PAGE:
Update: Due to Tropical Storm Isaac, the RNC has cancelled Monday’s events. According to the updated schedule, Huckabee will speak on Wednesday in primetime.
It was inevitable that the backlash to Representative Todd Akin’s (R-MO) shocking assertion that in instances of “legitimate rape” a woman cannot get pregnant would generate its own counter-reaction on the right. Akin has a long been a vocal proponent of Christianist conservatism, and it has earned him some loyalty on the religious right.
As the Washington Post reports:
Akin has tried mightily to increase the role of religion in government. He proposed creating a National Year of the Bible in 2008 and an official day of fasting and prayer in 2003 to gird the nation for war in Iraq. Four times, the Missouri Republican wrote bills to keep judges from striking “under God” from the Pledge of Allegiance.
None of them became law….
But if Akin has carved out only a small legacy on the Hill, he has made loyal allies among conservative legislators and Christian groups.
So while the entire Republican establishment begs Akin to drop out of the Missouri Senate race, a small but growing number of social conservatives are complaining about how the GOP is treating him.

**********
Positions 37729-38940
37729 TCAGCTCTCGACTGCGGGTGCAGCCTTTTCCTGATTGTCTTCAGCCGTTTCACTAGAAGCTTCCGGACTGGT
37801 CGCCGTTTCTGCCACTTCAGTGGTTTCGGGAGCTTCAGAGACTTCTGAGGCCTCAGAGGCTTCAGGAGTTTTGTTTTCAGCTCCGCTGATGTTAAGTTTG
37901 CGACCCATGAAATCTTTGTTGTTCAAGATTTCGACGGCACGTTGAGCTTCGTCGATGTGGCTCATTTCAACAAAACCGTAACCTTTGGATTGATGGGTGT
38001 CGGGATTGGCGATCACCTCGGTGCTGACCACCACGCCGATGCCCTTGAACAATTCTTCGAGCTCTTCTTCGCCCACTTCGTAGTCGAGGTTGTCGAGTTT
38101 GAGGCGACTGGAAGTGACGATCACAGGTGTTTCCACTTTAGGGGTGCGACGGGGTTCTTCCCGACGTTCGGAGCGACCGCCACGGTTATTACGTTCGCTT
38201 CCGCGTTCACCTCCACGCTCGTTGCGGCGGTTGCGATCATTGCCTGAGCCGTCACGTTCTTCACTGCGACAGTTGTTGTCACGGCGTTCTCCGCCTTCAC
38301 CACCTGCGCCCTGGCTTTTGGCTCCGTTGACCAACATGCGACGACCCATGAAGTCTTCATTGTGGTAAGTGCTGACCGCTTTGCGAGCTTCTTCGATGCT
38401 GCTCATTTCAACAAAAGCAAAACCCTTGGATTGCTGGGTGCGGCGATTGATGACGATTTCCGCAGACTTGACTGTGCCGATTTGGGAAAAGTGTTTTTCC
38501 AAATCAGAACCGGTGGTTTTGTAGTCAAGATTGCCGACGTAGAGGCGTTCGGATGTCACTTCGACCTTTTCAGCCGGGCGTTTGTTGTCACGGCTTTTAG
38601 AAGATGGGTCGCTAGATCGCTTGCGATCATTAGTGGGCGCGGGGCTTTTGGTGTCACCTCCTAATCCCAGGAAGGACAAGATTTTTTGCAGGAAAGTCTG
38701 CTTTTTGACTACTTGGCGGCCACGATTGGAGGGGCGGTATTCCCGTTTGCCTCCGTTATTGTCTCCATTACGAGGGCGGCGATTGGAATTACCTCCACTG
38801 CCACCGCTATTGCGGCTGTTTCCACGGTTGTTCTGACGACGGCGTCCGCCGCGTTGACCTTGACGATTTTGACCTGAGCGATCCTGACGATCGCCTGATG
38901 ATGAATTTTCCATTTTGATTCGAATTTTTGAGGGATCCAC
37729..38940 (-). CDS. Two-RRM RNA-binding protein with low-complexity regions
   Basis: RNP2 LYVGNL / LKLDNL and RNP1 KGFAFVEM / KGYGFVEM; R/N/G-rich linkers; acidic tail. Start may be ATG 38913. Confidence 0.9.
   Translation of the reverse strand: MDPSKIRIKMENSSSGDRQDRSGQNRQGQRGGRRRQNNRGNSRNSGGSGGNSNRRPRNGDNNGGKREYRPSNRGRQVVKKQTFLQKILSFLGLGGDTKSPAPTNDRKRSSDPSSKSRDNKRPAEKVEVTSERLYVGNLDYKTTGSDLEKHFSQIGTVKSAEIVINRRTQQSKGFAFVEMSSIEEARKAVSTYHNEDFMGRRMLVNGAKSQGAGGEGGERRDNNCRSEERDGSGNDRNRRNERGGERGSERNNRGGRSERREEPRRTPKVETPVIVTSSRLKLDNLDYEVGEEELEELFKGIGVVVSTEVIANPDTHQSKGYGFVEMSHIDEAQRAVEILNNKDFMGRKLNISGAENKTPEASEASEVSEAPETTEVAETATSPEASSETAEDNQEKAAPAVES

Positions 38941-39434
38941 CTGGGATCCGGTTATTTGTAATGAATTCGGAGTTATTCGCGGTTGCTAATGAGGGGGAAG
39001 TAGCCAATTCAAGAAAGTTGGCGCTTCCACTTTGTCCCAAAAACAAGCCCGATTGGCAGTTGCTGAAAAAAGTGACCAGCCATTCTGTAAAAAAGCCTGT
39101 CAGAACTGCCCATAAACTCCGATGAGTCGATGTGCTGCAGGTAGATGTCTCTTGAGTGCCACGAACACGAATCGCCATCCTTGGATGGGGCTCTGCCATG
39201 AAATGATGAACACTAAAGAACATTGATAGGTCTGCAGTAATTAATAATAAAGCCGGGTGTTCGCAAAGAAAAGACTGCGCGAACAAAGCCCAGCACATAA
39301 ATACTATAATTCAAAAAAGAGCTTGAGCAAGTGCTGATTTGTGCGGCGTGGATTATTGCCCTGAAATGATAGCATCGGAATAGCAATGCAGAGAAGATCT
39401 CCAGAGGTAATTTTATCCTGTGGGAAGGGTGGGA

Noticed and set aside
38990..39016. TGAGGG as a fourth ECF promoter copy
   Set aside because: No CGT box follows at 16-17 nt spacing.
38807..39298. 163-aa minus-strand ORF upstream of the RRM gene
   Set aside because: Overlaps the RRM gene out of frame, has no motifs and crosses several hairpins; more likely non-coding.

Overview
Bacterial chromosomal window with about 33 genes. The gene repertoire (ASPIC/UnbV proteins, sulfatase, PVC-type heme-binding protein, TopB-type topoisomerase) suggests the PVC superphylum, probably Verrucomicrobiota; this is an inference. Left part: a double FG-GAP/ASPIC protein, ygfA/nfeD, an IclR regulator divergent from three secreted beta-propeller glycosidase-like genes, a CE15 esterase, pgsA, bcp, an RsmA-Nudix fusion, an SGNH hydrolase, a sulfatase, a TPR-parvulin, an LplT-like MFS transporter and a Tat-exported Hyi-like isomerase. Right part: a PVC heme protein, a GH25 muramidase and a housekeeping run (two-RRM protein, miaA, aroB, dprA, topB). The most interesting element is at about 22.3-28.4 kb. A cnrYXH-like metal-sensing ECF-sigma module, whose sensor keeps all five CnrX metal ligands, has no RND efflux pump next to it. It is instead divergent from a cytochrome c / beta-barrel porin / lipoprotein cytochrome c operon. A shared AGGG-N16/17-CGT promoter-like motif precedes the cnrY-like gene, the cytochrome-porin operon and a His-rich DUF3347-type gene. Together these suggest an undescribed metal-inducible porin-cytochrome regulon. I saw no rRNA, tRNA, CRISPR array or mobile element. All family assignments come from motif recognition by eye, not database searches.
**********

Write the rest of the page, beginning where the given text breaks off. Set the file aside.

It began on Wednesday with the obscure religious-right group American Vision. Their director of research, Joel McDurmon, wrote a caustic blog post titled “Legitimate Political Gang Rape,” complaining that Akin was the victim of a double standard:
We expect leftists, liberals, and other miscreants to pounce opportunistically, to lie, cheat, and twist (all the while drooling) over a phrase like “legitimate rape” when uttered by a strong conservative Christian politician. But should we expect the same from alleged conservatives?
Yet this is exactly what we’ve seen from several prominent conservatives in the wake of a media gaffe from U.S. Senate candidate Todd Akin (R-MO) in regard to alleged “legitimate rape” and abortion.
And in this case, the volley of verbal bullets came with disproportionate verve. It’s almost like the GOP establishment is more than eager to get rid of the most conservative tea-party types among them.
Bryan Fischer, who works for the American Family Association and hosts a radio show on its network, also compared Akin’s treatment to that of a rape victim. “You talk about a forcible situation,” he said, “you talk about somebody being a victim of kind of forcible assault, that would be Todd Akin.”
Although Fischer has some genuine influence on the right—he takes credit for getting Romney’s foreign policy spokesman Richard Grenell fired for being pro–gay marriage—he is known for being unusually strident. But now a more mainstream Christian conservative has stepped up to defend Akin, and he happens to be giving a major speech at the Republican National Convention.